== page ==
My faith became real and truly hit home when I was about 9. I remember it clearly. I was at summer camp and the speaker was talking about just how much God loves us. He read John 3:16 and then asked us each to repeat it with him, putting our own name into the verse. “For God so loved Stacey, that He gave his only Son that she should have eternal life.” I knew that that was true and that that was a God I wanted to follow. That message of unconditional love, deep and unending, has been the foundation of my life and faith.
It has been my goal to love and to serve Him since. I was baptized in June of 1998, after my first year of Bible College. I went on to get my Religious Education degree and have had the privilege of serving in ministry for almost 15 years, walking closer with Jesus, learning more about who God made me and having the opportunity to journey with so many dear people who were also getting to know Jesus better. Together we learned to love God and love people.
In 2010, things began to fall to pieces, making the last 4 years some of the hardest of my life. I have wrestled in my faith, moved out of ministry, struggled with my belief and trust in people and had my self esteem beaten and battered. I have wondered if God is there and wondered if there is anything good left for me. Hope has been hard to find.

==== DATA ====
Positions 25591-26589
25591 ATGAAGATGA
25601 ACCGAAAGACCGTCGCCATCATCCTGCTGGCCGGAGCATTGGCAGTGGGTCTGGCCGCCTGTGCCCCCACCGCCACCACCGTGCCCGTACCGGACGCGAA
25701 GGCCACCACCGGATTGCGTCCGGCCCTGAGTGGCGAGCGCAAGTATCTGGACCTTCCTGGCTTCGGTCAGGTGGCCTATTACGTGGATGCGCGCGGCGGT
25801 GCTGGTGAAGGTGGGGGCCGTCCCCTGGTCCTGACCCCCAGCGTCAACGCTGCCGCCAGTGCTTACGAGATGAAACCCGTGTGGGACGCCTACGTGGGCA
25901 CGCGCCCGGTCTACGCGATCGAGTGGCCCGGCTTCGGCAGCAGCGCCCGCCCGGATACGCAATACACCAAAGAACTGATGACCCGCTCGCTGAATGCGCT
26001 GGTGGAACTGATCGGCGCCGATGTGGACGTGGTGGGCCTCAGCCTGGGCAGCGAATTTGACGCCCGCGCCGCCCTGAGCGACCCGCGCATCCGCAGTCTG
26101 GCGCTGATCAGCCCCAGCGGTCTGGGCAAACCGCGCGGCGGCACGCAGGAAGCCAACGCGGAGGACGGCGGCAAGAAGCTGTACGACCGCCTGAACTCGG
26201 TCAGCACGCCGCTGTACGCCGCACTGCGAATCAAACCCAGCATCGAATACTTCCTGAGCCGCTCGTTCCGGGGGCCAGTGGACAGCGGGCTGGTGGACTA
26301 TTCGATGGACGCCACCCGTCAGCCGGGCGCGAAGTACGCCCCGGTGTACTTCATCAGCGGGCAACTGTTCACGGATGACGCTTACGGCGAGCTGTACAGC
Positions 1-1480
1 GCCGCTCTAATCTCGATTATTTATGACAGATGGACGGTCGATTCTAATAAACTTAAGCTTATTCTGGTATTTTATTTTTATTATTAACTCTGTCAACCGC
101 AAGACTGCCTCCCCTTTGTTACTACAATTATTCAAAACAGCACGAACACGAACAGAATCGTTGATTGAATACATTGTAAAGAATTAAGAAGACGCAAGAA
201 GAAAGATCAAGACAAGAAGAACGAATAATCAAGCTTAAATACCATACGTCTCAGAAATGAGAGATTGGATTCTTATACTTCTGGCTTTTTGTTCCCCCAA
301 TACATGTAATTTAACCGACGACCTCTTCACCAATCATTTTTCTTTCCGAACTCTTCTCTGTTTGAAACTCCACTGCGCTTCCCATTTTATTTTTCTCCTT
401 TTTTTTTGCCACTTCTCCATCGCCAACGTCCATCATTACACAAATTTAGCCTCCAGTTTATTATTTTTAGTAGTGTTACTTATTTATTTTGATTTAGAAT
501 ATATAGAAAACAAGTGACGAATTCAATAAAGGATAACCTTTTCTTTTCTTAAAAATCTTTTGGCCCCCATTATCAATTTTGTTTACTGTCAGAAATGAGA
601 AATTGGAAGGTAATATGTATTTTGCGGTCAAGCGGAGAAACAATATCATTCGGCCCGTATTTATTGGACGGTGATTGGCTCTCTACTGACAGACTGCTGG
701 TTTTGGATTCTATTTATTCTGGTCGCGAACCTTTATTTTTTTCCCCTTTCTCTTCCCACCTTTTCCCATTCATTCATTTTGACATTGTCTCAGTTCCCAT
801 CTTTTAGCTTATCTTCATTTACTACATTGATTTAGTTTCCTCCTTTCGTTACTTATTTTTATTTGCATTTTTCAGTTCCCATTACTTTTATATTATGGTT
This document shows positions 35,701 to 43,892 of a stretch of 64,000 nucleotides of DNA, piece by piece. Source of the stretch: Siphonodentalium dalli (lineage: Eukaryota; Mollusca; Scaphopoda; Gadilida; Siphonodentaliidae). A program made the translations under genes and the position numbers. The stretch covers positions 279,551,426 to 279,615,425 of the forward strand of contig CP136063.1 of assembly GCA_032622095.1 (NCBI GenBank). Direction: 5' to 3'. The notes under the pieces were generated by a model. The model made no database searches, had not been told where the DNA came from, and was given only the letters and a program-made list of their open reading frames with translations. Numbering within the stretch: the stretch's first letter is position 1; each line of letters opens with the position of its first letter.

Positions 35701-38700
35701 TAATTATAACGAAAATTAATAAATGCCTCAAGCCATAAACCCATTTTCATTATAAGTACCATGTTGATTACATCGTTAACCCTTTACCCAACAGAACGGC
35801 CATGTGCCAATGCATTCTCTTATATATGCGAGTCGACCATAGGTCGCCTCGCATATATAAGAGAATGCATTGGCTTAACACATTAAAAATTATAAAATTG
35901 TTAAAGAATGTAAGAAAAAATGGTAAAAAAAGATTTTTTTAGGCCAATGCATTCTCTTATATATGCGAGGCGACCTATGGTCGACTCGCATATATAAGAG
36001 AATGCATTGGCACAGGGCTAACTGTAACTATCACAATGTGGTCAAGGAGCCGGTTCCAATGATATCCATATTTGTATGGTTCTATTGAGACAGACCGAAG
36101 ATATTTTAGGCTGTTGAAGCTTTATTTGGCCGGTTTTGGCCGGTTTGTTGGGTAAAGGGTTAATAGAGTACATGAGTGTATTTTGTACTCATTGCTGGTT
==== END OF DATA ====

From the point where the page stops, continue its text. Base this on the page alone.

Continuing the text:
Yet through it all, even though I didn’t always feel it in my heart, two truths that have shaped my life remained: God loves me and He wants us to walk in community.
Last July (2013), I knew it was time to return to church. Even though I was afraid and even though I was wounded, I knew that was what God wanted for us. There was something there for us that was important. Our first Sunday was a timid step of obedience. Sunwest has been our home since.
Every year, instead of choosing a New Year’s resolution, I try to prayerfully choose a word. This year’s word has been renew. There are so many aspects of life that have needed (and still need) renewal. We are thankful to have Sunwest as a part of that renewing journey.
That is a perspective I needed to have renewed. That is where there is hope to be found. There are so many little, circumstantial things that still need to change, so many that I need take responsibility for - habits to restore, mindsets to change, steps to take - but it all seems a little less daunting looking at it from a different perspective (someone remind me of that when I'm a tearful puddle on the floor next week!!).
Who would have thought that seeking a simple word could be used in such a way? Do I dare ask for more?